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Introduction to Java Security

Introduction to Java Security

 The Java security architecture includes a large set of application programming interfaces (APIs), tools, and implementations of commonly-used security algorithms, mechanisms, and protocols.
The Java security APIs span a wide range of areas. Cryptographic and public key infrastructure (PKI) interfaces provide the underlying basis for developing secure applications. Interfaces for performing authentication and access control enable applications to guard against unauthorized access to protected resources.
The JDK includes a number of providers that implement a core set of security services. It also allows for additional custom providers to be installed. This enables developers to extend the platform with new security mechanisms.
The JDK is divided into modules. Modules that contain security APIs include the following:

Defines the foundational APIs of Java SE;
 contained packages include,
Defines the Java binding of the IETF Generic Security Services API (GSS-API).
 This module also contains GSS-API mechanisms including Kerberos v5 and SPNEGO
Defines Java support for the IETF Simple Authentication and Security Layer (SASL).
Defines the Java Smart Card I/O API
Defines the API for XML cryptography

Java Language Security and Bytecode Verification

The Java language is designed to be type-safe and easy to use. It provides automatic memory management, garbage collection, and range-checking on arrays. This reduces the overall programming burden placed on developers, leading to fewer subtle programming errors and to safer, more robust code.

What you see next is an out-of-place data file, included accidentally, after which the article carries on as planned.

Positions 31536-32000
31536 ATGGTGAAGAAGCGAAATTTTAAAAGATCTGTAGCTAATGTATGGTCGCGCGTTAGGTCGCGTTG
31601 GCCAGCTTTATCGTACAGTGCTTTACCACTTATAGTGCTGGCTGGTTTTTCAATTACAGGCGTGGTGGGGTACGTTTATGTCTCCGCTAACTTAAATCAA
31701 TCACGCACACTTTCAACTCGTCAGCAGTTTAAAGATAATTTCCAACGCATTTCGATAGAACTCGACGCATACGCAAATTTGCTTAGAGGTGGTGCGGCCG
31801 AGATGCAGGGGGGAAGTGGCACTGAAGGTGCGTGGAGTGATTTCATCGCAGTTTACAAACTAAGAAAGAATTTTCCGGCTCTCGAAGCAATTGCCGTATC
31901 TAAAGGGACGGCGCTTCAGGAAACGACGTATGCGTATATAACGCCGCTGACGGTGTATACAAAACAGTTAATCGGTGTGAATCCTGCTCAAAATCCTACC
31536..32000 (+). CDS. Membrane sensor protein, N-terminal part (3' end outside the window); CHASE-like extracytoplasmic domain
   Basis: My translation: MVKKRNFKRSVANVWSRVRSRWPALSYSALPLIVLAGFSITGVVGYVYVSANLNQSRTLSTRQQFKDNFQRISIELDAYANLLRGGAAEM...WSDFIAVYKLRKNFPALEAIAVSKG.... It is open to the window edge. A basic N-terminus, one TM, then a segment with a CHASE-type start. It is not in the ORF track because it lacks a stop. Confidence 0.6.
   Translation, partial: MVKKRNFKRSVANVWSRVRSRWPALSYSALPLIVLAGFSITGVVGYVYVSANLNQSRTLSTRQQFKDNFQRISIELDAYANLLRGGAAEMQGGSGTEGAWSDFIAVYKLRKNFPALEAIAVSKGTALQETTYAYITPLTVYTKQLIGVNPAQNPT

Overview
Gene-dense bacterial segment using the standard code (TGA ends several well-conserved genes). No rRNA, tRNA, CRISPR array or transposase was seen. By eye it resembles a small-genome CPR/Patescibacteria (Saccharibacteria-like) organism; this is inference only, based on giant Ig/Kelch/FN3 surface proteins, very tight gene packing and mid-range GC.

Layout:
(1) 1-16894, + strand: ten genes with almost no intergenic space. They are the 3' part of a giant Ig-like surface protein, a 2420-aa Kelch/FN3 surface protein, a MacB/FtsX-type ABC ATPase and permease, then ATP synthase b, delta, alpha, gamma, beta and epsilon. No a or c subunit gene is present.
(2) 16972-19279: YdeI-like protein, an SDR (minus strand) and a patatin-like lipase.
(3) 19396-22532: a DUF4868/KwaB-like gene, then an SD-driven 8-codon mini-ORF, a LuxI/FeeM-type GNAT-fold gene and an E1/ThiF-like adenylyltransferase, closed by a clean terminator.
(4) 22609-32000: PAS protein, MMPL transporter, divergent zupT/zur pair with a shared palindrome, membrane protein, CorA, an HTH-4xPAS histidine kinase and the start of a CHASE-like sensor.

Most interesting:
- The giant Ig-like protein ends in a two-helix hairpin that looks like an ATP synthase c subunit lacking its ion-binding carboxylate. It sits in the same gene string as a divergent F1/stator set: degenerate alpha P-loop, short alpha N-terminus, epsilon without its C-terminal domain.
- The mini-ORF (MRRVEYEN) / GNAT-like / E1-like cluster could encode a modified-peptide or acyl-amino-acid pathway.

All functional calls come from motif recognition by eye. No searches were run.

A compiler translates Java programs into a machine-independent bytecode representation. A bytecode verifier is invoked to ensure that only legitimate bytecodes are executed in the Java runtime. It checks that the bytecodes conform to the Java Language Specification and do not violate Java language rules or namespace restrictions. The verifier also checks for memory management violations, stack underflows or overflows, and illegal data typecasts. Once bytecodes have been verified, the Java runtime prepares them for execution.
In addition, the Java language defines different access modifiers that can be assigned to Java classes, methods, and fields, enabling developers to restrict access to their class implementations as appropriate. The language defines four distinct access levels:
  • private: Most restrictive modifier; access is not allowed outside the particular class in which the private member (a method, for example) is defined.
  • protected: Allows access to any subclass or to other classes within the same package.
  • Package-private: If not specified, then this is the default access level; allows access to classes within the same package.
  • public: No longer guarantees that the element is accessible everywhere; accessibility depends upon whether the package containing that element is exported by its defining module and whether that module is readable by the module containing the code that is attempting to access it.

Secure Communication 

The data that travels across a network can be accessed by someone who is not the intended recipient. When the data includes private information, such as passwords and credit card numbers, steps must be taken to make the data unintelligible to unauthorized parties. 

  1. TLS and DTLS Protocols
  2. Generic Security Service API and Kerberos
  3. Simple Authentication and Security Layer (SASL)

Simple Authentication and Security Layer(SASL)
Simple Authentication and Security Layer (SASL) is an Internet standard that specifies a protocol for authentication and optional establishment of a security layer between client and server applications
                               for more detail visit Java Documentation.

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